Changes in climatic conditions are hypothesized to play a role in the increasing number of West Nile Virus (WNV) outbreaks observed in Europe in recent years.Objectives:
We aimed to investigate the association between WNV infection and climatic parameters recorded in the 8 weeks before the diagnosis in Northern Italy.Methods:
We collected epidemiological data about new infected cases for the period 2010–2015 from the European Center for Disease Control and Prevention (ECDC) and meteorological data from 25 stations throughout the study area. Analyses were performed using a conditional Poisson regression with a time-stratified case-crossover design, specifically modified to account for seasonal variations. Exposures included weekly average of maximum temperatures, weekly average of mean temperatures, weekly average of minimum temperatures and weekly total precipitation.Results:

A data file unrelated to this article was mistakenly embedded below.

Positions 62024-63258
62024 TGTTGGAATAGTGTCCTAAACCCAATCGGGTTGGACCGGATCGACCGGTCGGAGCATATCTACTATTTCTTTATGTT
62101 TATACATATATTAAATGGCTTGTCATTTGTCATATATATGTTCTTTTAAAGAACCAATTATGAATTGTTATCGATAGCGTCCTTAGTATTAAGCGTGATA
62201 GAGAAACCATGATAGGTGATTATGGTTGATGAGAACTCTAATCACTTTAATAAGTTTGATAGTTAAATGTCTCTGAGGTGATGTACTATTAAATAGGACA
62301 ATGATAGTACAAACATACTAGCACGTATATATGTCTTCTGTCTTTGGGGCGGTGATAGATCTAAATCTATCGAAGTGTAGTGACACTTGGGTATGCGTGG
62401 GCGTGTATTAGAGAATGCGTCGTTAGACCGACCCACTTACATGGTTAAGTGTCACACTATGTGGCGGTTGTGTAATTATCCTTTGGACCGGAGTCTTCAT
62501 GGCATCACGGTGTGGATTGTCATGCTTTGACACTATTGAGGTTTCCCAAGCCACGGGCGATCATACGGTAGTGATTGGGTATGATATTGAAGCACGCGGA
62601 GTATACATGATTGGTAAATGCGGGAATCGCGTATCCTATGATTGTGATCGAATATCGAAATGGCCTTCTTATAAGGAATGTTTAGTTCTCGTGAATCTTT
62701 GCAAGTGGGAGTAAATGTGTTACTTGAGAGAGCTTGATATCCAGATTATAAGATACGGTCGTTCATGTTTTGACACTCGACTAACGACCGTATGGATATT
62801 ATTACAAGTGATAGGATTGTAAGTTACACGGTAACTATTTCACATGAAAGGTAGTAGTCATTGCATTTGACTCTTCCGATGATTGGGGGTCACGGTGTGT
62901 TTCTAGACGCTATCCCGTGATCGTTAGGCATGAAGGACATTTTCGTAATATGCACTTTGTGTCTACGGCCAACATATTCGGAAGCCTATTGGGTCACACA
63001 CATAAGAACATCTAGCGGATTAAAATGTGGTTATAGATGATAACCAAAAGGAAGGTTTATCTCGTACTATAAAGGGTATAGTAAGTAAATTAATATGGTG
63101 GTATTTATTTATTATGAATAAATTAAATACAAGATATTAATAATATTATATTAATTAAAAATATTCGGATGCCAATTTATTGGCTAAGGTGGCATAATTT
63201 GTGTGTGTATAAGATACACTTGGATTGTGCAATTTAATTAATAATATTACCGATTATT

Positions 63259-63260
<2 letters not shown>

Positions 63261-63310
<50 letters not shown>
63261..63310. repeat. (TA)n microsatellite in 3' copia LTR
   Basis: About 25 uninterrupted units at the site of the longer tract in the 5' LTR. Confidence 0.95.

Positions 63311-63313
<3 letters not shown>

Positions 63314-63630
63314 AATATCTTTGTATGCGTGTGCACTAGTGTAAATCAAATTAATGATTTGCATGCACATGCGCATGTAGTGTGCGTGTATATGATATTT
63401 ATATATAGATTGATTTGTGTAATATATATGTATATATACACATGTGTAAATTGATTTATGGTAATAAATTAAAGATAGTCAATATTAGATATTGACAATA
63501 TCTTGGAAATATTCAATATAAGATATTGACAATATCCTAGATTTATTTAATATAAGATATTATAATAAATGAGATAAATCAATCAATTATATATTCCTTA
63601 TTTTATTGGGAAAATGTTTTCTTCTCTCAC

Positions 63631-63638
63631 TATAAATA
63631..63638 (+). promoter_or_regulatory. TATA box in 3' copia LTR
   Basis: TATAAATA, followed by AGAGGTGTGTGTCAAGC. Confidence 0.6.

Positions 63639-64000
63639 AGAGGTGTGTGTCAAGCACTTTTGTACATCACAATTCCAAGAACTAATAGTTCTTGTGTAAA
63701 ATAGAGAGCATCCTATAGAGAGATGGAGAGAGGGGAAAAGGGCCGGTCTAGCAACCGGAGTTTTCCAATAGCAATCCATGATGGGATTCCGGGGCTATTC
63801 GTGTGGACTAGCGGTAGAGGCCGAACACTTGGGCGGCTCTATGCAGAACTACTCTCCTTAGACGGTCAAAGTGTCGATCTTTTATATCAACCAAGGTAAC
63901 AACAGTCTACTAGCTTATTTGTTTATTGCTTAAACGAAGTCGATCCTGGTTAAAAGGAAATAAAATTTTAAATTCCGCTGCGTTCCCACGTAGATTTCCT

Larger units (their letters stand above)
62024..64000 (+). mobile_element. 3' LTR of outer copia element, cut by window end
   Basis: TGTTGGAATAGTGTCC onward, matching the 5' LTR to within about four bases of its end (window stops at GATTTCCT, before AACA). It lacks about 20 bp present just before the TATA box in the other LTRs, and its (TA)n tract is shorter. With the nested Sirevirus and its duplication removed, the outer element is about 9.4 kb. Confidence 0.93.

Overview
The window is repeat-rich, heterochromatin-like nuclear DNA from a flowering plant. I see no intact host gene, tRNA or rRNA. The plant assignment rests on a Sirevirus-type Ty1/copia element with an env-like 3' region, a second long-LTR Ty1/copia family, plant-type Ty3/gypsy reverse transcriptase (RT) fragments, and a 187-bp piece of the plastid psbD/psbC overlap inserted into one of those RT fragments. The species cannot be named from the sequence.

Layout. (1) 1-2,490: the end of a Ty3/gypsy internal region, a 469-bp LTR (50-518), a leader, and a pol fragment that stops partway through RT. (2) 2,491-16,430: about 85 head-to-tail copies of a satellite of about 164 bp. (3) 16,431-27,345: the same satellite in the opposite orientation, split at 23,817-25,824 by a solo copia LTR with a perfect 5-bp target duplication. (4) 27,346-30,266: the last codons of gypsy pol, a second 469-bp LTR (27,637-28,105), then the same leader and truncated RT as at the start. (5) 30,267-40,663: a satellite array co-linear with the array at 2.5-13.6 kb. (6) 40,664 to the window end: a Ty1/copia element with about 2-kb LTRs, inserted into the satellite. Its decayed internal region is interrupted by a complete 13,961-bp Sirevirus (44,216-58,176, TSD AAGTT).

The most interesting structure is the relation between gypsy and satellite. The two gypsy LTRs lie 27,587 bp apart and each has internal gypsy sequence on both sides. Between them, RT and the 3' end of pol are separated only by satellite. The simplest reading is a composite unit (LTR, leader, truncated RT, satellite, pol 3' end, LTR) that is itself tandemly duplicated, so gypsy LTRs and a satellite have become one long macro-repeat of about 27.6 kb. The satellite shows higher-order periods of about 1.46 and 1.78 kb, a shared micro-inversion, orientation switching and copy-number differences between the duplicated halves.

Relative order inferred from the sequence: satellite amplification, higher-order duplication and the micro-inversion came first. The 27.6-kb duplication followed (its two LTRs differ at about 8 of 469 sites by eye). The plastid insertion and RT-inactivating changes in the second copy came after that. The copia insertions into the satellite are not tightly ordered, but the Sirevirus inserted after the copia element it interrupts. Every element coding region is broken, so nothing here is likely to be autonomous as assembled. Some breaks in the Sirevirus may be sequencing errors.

We found an association between incidence of WNV infection and temperatures recorded 5–6 weeks before diagnosis (Incidence Rate Ratio (IRR) for 1 °C increase in maximum temperatures at lag 6: 1.11; 95% CI 1.01–1.20). Increased weekly total precipitation, recorded 1–4 weeks before diagnosis, were associated with higher incidence of WNV infection, particularly for precipitation recorded 2 weeks before diagnosis (IRR for 5 mm increase of cumulative precipitation at lag 2: 1.16; 95% CI 1.08–1.25).Conclusions:
Increased precipitation and temperatures might have a lagged direct effect on the incidence of WNV infection. Climatic parameters may be useful for detecting areas and periods of the year potentially characterized by a higher incidence of WNV infection.